Host genomics for better infectious disease treatment

Host genomics is the field that looks for genetic differences that help to explain the variations in response at certain points of an infection.

Hayley Carr

6 March 2023

Policy briefing

Individuals can respond very differently to the same infectious disease, even when they have similar characteristics, comorbidities, and environmental exposures. Host genomics is the field that looks for genetic differences that help to explain the variations in response at certain points of an infection (see box on page 2). 

While the COVID-19 pandemic significantly raised the profile of host genomics as a tool to better understand severe COVID-19, before the pandemic, scientists had been exploring host genomics to understand differences in host response to various infectious diseases. 

This briefing will explore the role of host genomics in informing treatments for infectious diseases as this is an area where some clinical impact has already been achieved.


  • Host genomics identifies human genetic factors that influence how an individual responds to an infection
  • It has been utilised to increase our understanding of COVID-19
  • Host genomic information can be used to identify new treatments and for drug repurposing
  • Other information is needed alongside host genomics to achieve clinical implementation
  • There has been mixed success across different infectious diseases to date but there is hope that host genomics will help to improve disease management and control in the future

How can we use host genomic information?

Understanding how the genetics of a person influences infectious disease course may allow for interventions to be developed that target key elements of the host response. Knowledge of how these factors impact at varying disease stages could help to improve patient outcomes by supporting:

  • Development of better therapeutics, or the repurposing of existing drugs, to treat people with infectious disease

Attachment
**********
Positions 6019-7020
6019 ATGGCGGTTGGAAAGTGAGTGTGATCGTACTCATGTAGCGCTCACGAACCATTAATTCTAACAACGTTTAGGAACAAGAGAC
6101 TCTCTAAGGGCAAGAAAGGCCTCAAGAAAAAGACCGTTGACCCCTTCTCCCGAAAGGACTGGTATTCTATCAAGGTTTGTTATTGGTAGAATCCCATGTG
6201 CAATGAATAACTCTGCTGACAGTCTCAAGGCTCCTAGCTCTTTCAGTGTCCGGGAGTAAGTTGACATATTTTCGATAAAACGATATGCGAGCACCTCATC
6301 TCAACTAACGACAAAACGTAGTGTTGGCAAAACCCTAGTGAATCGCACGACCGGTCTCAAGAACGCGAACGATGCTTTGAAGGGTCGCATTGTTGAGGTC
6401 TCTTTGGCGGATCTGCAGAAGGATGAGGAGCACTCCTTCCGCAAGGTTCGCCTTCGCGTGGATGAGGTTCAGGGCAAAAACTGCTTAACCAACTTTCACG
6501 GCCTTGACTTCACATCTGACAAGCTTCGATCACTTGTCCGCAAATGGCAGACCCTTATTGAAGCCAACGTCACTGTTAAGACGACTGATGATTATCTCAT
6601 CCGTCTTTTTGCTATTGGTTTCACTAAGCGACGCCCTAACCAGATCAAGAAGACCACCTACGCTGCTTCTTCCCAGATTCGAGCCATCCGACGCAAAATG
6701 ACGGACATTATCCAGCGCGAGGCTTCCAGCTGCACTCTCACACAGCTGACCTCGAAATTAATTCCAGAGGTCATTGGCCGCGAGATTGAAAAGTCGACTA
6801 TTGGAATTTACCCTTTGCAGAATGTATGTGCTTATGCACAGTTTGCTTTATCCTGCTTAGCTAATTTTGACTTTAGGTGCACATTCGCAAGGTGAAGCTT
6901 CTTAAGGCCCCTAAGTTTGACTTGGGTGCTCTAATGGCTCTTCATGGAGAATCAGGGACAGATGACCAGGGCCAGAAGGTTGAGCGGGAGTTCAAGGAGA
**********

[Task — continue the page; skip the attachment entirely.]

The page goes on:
• Strategies to prevent people becoming ill from infectious disease including vaccines and prophylactic treatments
  • Prediction of outcomes – who will have serious illness or develop chronic illness – to enable care tailored to that patient

Points of infection where host genomics might help

At initial exposure to the pathogen when susceptible individuals get infected and resistant individuals do not. For example, when some members of a household get tuberculosis (TB) sometimes others within the household, with known exposure, do not get infected. This suggests they have some innate resistance.

When symptoms are experienced which can include severity of symptoms or the nature of the symptoms experienced. For example, some individuals with COVID-19 are asymptomatic while some get mild disease that does not require any, or only minimal intervention. Alternatively, some people get severe COVID-19, which requires hospitalisation and ventilation in some cases, and can be life-threatening. Another example is that M. tuberculosis can be controlled in many people, who may be unaware of their infection (latent TB), while others develop active and symptomatic TB.

When persistent disease develops as some individuals are able to clear the pathogen while in others it persists and becomes chronic. For example, some individuals who get infected with hepatitis C virus can spontaneously clear it, while in most affected individuals the virus persists and becomes a chronic infection.

Improving therapeutics

Host genomics can be used to identify genes that influence infectious disease outcomes. The identified genes (or perhaps more often their encoded protein or associated pathway) could be targeted with treatments. Knowledge of these genes can help to inform the development of new therapies or prioritise existing drugs for repurposing.

Drug repurposing

Drug repurposing – when a drug is used in a clinical situation beyond its original intended purpose – has been critical in the treatment of COVID-19 and would likely be similarly useful for future emerging infections. Pre-existing drugs have already been through development and safety testing, so proof that they are effective is all that is required before they can be used in another indication. This can significantly speed up the introduction of treatments.

One example of host genomics informing drug repurposing is the case of the TYK2 gene, associated with severe COVID-191. The TYK2 protein has a role in immune responses, including anti-viral responses and autoimmune processes, where an individuals’ immune system reacts abnormally to their own cells. Because of its involvement in autoimmunity, a treatment targeting TYK2 – baricitinib – is used to treat rheumatoid arthritis, an autoimmune disease.